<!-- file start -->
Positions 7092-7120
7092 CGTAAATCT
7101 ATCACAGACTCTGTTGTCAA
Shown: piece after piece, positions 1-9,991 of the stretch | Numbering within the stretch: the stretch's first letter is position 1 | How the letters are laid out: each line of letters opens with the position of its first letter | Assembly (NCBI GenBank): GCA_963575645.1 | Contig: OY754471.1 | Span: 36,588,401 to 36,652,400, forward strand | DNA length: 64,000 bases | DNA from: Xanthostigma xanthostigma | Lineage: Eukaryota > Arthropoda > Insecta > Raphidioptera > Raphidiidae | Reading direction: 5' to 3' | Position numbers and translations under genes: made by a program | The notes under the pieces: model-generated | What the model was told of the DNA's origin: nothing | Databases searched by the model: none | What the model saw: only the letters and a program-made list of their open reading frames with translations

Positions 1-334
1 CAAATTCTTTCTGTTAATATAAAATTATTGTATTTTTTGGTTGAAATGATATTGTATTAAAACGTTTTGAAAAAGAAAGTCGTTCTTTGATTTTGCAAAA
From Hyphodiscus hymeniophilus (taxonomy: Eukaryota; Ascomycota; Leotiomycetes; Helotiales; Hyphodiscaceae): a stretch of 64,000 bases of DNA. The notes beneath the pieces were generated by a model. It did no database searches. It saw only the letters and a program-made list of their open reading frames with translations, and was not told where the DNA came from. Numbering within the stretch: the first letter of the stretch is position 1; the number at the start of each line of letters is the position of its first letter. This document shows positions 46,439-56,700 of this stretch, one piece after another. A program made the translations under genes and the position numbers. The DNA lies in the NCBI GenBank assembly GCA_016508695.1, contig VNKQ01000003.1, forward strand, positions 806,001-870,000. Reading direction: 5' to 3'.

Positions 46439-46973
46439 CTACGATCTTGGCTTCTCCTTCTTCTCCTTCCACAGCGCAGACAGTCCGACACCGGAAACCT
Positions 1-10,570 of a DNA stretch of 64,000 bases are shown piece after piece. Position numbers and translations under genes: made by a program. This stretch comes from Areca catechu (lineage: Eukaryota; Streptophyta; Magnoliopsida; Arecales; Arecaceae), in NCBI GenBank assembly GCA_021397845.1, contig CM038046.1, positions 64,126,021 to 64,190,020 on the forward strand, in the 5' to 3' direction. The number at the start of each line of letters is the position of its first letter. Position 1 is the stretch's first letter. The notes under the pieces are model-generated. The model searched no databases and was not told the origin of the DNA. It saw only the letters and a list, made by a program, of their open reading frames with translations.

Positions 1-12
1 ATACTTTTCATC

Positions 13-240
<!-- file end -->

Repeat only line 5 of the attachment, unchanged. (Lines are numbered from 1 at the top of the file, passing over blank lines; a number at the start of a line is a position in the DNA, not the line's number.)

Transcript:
Positions 1-334